Apart from the azaan that rings out from the Ismail Sait mosque in Frazer Town, the air has been rent with cries of azaadi, inquilab and halla bol as scores of women and students staged a sit-in dharna at MM Road, Bengaluru, against the controversial Citizenship Amendment Act and the National Register of Citizens, that has seen the country erupt in protests.
Bearing the unseasonal heat and sitting on the busy MM Road, women of all ages turned up at 3:30 pm on Thursday, 23 January, to voice their agitation and register their protest against the recent legislation, and in solidarity with women-led demonstrations across the country, particularly with the women of Shaheen Bagh, who have been on an indefinite protest since 15 December.
Lubna Siraj, one of the organisers said that it was important for women to be visible protesters, to break the stereotype that women don’t participate in matters such as these.
“When triple talaq debate was on, you had not seen an agitation like this. When the constitution is at stake, everyone will come out, of all faiths, for citizenship,”says Lubna Siraj at the 24-hr #CAA_NRC_Protests in Frazer Town with 100s at the sit-in dharna @TheQuint pic.twitter.com/LL0exDiwqX— Arpita Raj (@arpitaraj92) January 24, 2020
"“There’s this mindset that women don’t get out, precisely Muslim women who are called out for staying at home. But when the Constitution is in danger, then everyone will get out, irrespective of Muslim women. Even when the debate on triple talaq was on, you had not seen agitation from women.”" - Lubna Siraj
From senior citizens to students, a constant stream of women, with babies in one hand and posters in another, made their way to the makeshift stage and shamiana, that was used to recite poetry, chant slogans and reiterate the call to action.
Even as the protest reached the 22-hour mark, there was no impression of slowing down. While some women sat on the road, others occupied chairs on the pavement, taking turns to speak.
Indian flags could be seen at the protest on MM Road, with men and bystanders looking curiously at the gathering of women across the road.
‘Want to Make This Another Shaheen Bagh’
Athiya Sultana said that they did not prove their citizenship based on their documents.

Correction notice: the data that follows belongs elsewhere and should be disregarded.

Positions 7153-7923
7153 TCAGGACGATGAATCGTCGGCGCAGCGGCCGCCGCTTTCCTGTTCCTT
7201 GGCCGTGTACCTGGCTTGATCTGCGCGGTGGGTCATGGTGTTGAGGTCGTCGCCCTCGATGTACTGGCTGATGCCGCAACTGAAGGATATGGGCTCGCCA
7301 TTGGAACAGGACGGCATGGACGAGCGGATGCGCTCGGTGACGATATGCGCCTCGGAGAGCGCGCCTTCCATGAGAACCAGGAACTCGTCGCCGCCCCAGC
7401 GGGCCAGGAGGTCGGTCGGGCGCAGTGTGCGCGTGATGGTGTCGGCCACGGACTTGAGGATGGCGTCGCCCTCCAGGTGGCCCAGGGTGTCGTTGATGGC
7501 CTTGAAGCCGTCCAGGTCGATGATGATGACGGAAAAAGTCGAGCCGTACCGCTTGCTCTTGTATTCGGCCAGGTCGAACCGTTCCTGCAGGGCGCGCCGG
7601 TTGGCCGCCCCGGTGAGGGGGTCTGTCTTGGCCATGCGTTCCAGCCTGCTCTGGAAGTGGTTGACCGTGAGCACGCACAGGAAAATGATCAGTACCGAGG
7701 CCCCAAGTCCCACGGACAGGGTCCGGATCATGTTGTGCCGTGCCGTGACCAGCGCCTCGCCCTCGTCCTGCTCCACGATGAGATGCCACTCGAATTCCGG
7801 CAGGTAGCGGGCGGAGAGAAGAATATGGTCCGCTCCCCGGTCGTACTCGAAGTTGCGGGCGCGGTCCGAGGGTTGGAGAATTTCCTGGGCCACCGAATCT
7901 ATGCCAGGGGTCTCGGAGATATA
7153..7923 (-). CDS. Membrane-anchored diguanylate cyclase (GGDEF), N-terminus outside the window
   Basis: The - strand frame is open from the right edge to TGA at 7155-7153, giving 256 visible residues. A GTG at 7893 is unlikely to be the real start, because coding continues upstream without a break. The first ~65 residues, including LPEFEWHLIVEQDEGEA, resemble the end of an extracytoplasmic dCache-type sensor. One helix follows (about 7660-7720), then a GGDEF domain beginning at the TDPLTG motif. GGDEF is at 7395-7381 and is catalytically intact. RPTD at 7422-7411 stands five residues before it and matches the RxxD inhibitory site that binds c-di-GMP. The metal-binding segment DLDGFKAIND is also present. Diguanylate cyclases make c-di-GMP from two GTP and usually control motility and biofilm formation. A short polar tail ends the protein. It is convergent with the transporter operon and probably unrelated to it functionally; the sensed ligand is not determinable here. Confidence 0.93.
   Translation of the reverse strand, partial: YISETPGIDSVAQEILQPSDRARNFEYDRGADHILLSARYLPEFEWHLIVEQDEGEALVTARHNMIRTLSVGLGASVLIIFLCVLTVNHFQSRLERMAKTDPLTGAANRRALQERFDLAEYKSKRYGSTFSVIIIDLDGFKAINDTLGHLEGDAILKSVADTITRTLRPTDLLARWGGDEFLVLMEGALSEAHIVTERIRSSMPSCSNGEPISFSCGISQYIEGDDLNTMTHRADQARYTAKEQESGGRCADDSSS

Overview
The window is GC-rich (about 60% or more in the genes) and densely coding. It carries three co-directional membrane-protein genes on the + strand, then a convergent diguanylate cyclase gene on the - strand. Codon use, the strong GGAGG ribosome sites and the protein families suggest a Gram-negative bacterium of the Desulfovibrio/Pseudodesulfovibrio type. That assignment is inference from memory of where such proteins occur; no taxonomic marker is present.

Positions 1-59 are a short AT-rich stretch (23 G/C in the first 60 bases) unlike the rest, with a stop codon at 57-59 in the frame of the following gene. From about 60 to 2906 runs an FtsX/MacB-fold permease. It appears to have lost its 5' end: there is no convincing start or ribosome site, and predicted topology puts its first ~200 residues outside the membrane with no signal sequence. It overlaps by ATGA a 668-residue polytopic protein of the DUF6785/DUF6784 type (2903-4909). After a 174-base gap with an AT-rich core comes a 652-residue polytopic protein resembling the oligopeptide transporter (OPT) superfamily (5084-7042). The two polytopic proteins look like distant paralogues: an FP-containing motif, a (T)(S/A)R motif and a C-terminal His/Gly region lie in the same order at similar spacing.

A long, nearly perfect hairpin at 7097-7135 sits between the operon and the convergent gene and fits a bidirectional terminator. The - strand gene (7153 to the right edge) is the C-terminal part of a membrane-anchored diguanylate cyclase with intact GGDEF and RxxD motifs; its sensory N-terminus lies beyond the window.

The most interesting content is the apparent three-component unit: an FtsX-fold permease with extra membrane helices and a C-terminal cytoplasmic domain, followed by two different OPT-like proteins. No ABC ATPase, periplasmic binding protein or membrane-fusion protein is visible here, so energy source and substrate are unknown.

“We want this black law to be taken back, we don’t need it in this country. Until the leaders listen to us, we will continue the protest. Given the chance, we will make this another Shaheen Bagh, inshallah,” said the senior citizen, who’s been at the protest for over 21 hours.
‘Want to Thank PM Modi for Uniting Us’
Ishrat Fathima, who was at the protest with her four children, said that it was important to protest with dignity now than to be evicted without respect when it was too late.
“Not just 24 hours, we want to sit here indefinitely. They don’t even want us to raise our voices, but we want to recreate Shaheen Bagh in Bengaluru. It is not an empty fear, that we will be targeted, it’s already happening. Those 300 sheds of migrants were destroyed. That happened here, not on Mars. Who could stop them?” she asked.
"“I would also like to thank PM Modi for bringing us together, otherwise we were all living as Hindus, Christians, Sikhs, Shia and Sunni, now we are all together as citizens. They have to listen to us, we will not stop.”" - Ishrat Fathima‘Bunked College, Lied to Parents to Be Here’
Among all the protesters shouting slogans for rolling back CAA-NRC, some of the loudest cries came from two college students – Erem and Anam Fathima, twin sisters.
“We have attended a lot of protests, as many as we can, because we think that is happening in completely wrong. To exclude a minority community, that has been living here since our ancestors’ times is not done,” said Erem.
“Our parents’ fear is justified, because they get scared when they see the news. People are getting hit and injured so they want us to be safe, but we are here,” Anam added.
While the protest was supposed to conclude at 3:30 pm, hours later the women were still going strong. They insist they will sit in defense of the Constitution, as long as they can.
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